Nohra had a distinct idea about how she wanted her kombucha to taste. Nohra was studying Biomedical Engineering at Drexel and her engineering brain kicked in – she loves to figure things out. Through experimentation, she was able to perfect the technique and the taste that is unique to her Camino Kombucha brand. Camino Kombucha is a traditional kombucha with a slight variation. Nohra brews a typical 50/50 black to green tea ratio but she slightly reduces her fermentation time and adds more sugar, decreasing its vinegar taste. She also adds CO2 for consistency. The result is a sweet, effervescent, light kombucha.
When Nohra graduated with her Bachelors and Masters in Science in June of 2019, she decided to concentrate on brewing kombucha rather than finding an engineering job. Nohra had been inspired to study engineering by her dad who had his PhD in Engineering. Nohra’s father never encouraged Nohra to be an engineer. He was passionate about history and had wanted to be a History teacher. However, when Nohra decided to pursue her own passion making kombucha, he was not on board. He was proud of his daughter’s academic achievements and was afraid she was throwing her Drexel degrees away.
Nohra was not discouraged by her dad’s unenthusiastic response. She is a tenacious pursuer of her goals. Once she sets her mind to something, there is no stopping her.
When Nohra began taste-testing her finished recipe, the response was overwhelmingly positive. Even people who had tried kombucha before and claimed to dislike it, liked her kombucha. This was Nohra’s aha moment: if hers’ was the kind of kombucha that a person who thinks they don’t like kombucha likes, then there was a huge opportunity to bring a niche drink to a much wider audience. Nohra’s kombucha had the potential to be the next Vitamin Water or Snapple.
Nohra decided to go for it. She moved quickly. Within a year of brewing her first kombucha, her company was formed. She decided to call it Camino Kombucha and branded it to have a retro feel, reminiscent of Route 66 which had its heyday in the 1950s. Route 66 runs through Arizona and reminds her of home.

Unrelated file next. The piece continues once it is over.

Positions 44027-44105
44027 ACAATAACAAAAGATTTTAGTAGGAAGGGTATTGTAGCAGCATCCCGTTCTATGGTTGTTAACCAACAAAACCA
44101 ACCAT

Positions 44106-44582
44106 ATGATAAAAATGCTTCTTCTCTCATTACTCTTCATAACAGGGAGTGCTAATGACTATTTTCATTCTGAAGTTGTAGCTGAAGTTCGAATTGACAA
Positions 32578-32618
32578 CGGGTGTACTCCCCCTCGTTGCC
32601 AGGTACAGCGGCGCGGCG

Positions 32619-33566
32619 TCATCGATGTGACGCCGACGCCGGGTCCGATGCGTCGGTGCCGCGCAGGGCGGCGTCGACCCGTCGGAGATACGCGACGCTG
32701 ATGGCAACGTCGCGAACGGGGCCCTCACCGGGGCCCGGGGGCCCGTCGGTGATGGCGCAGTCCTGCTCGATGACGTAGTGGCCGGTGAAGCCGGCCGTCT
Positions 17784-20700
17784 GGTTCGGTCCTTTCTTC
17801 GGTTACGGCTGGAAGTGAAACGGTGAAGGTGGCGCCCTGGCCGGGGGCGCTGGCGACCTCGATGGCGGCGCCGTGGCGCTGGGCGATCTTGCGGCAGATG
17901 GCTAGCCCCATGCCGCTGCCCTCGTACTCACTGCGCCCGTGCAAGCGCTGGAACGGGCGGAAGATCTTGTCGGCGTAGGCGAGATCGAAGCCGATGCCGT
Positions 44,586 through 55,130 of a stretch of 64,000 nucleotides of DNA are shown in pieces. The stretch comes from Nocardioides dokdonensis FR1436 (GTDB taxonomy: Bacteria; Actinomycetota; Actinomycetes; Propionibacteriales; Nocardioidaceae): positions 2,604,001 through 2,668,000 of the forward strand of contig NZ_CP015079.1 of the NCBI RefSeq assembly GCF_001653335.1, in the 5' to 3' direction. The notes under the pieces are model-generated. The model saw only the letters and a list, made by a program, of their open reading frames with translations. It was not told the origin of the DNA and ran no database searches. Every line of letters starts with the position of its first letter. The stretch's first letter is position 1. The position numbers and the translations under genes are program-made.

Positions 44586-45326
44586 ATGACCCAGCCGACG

Through a series of lucky breaks, Camino Kombucha also moved out of Nohra’s West Philly apartment kitchen and into its new home – a space in Kensington’s Maken Studios, the same launchpad for entrepreneurs that Thu Pham and Caphe Roasters (read previous blog) calls home.
She now brews four signature flavors from her Maken workspace – Prickly Pear, Rose, Lime Ginger and my personal favorite – Grapefruit. You can purchase Camino Kombucha at 3 locations: 1) the Pennsylvania General Store in Reading Terminal Market, 2) V Marks the Shop and 3) The Tasty.
Starting a new venture is hard and requires capital. Camino Kombucha has been self-funded almost entirely by Nohra and her family. In order to grow, she is going to need to find other sources of funding. Banks won’t lend her money – she has no proven track record and is too big a risk. Nohra is looking for people who believe in her product to invest in her idea.
And her idea is a good one. In November, at Drexel University’s annual Start Up Fest, she impressed a panel of New Venture experts with her Camino Kombucha pitch and was awarded a cash prize plus space in Drexel’s prestigious Baiada Incubator, beating out some serious competition.
If you would like to support Camino Kombucha and help Nohra Murad realize her dream of seeing her kombucha sold everywhere (including in your local Wawa), consider investing.
In 2017, Thu Pham was approached by the founders of 12PLUS, the nonprofit organization for which she was working as a Fellow in Kensington. (12PLUS matches recent college graduates such as Thu with under-served Philadelphia high school students to provide mentoring and advocacy). They handed her a flyer advertising the application deadline for the upcoming Kensington Avenue Storefront Challenge – a competition inviting small businesses to propose ideas to revitalize troubled Kensington Avenue. For the winning proposals, up to ten applicants would receive free rent for a year in the Maken Studios, and funding and mentoring from Shift Capital and its partners. Located in North Philadelphia, Maken Studios is a launchpad for makers that occupies the large, industrial building that used to be home to Jomar Fabrics.
“If you were to enter this competition, what business would you enter?” they asked. She thought for a moment and replied, “a café”. She had long been dissatisfied with her experience of cafes in Philadelphia. In theory, they seemed like a pleasant place to hang out with a friend or to use as a remote work space. Instead, they tended to be over-crowded and she often felt rushed and unwelcome. The right cafe had the potential to become the beating heart of a re-imagined neighborhood.